I found the seaweed on the beach. I don’t know what species it is, but I wouldn’t eat it. I arranged the flat pieces in the sand and then packed a few into a shell and headed for the house. I hosed off one piece to see how it crinkled dry and left the others wrapped in plastic. when I brought them back to the studio they had started to smell.

using water based Acua ink, I roll two areas of color on a sheet of plexi. narrow, rectangular plate with blue at one end and beige, sand color at the other. then I crinkle wet, salty weeds and rub green ink in them. they go on the middle of the plate. I adjust the press and run the plate through with Fabrino paper on top. the press squeezes the plate to the paper, some of the seaweed extends out of the plate mark.

after pulling one print, I continue to apply water-based color to the plate using rollers. the color begins to layer, areas where seaweed pieces were removed in the process of printing show the colors from previous runs.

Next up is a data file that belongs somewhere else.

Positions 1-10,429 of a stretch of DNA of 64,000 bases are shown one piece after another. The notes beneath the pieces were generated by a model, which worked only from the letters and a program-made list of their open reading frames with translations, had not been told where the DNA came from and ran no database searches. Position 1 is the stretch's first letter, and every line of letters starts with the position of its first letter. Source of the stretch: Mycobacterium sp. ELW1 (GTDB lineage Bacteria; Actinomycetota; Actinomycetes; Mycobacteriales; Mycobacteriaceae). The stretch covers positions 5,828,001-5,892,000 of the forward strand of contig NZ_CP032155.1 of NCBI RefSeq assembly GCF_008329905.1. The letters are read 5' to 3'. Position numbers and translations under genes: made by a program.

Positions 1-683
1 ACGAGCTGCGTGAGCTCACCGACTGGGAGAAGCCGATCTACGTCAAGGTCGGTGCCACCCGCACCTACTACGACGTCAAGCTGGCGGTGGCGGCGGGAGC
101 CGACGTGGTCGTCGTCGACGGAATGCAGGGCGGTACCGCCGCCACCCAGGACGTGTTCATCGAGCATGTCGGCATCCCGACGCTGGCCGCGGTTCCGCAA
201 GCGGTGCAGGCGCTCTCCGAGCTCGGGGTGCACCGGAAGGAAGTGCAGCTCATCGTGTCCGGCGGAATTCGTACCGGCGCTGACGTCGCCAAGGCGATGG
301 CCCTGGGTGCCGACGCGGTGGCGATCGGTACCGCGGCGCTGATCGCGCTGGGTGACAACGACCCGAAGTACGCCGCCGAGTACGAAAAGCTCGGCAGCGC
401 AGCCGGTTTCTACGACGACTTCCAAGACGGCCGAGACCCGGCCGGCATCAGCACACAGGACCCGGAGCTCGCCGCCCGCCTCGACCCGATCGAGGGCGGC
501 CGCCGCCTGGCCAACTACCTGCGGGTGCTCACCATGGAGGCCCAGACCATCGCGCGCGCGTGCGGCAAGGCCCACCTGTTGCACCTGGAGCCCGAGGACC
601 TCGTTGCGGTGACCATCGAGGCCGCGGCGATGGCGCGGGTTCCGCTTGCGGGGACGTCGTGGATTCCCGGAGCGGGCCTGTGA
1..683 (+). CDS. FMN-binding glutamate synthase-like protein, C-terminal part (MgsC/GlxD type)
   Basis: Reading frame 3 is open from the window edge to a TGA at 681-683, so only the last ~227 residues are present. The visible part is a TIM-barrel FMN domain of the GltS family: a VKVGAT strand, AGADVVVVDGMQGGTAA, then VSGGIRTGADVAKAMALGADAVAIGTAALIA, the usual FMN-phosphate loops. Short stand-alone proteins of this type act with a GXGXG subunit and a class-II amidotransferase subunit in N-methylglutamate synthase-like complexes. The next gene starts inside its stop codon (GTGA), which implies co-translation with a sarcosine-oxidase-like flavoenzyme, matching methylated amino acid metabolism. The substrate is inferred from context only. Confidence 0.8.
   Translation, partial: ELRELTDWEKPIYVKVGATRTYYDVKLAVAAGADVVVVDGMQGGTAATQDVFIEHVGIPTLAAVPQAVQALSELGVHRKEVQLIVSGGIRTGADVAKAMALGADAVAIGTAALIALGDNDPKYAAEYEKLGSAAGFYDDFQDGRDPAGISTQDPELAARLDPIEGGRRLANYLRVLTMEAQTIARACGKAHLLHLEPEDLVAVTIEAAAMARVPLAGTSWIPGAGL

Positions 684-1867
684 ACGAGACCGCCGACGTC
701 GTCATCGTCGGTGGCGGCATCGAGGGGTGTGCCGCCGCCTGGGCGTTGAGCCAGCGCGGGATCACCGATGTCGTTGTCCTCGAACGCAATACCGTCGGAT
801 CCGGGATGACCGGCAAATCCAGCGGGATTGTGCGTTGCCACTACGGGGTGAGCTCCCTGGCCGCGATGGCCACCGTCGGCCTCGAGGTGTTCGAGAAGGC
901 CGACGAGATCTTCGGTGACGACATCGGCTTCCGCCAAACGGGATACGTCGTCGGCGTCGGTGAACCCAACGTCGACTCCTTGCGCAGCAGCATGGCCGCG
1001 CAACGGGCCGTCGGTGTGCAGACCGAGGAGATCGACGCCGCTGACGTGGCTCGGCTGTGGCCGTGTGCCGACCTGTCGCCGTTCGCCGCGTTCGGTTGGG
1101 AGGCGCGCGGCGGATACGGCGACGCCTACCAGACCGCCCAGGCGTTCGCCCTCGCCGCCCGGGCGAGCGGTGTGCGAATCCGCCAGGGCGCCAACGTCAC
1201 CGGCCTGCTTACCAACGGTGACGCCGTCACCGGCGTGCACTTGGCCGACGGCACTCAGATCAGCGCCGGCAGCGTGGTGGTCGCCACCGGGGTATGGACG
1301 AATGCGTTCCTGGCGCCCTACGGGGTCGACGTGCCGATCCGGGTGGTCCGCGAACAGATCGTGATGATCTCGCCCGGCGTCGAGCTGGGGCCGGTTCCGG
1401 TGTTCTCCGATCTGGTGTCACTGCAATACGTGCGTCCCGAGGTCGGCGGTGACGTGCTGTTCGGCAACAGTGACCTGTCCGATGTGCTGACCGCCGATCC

the second image is lighter than the first and shows ghosts of the seaweed. small holes and ripples in the surface of the seaweed have shown up on the paper.

I initially considered the plate a representation of the horizon at long beach, but the third plate I use more seaweed and extend the middle green into the blue and beige areas, breaking the image of a horizon.

on the final print, I ink black over seaweed then spend a while removing the small bits of ripped seaweed using my tweezers. pulling a large piece of seaweed off the plate leaves the texture and shape of the seaweed. underneath is blue.

Monoprints made at the Robert Blackburn Printmaking Workshop, JUNE 2016, c. Anne McRay



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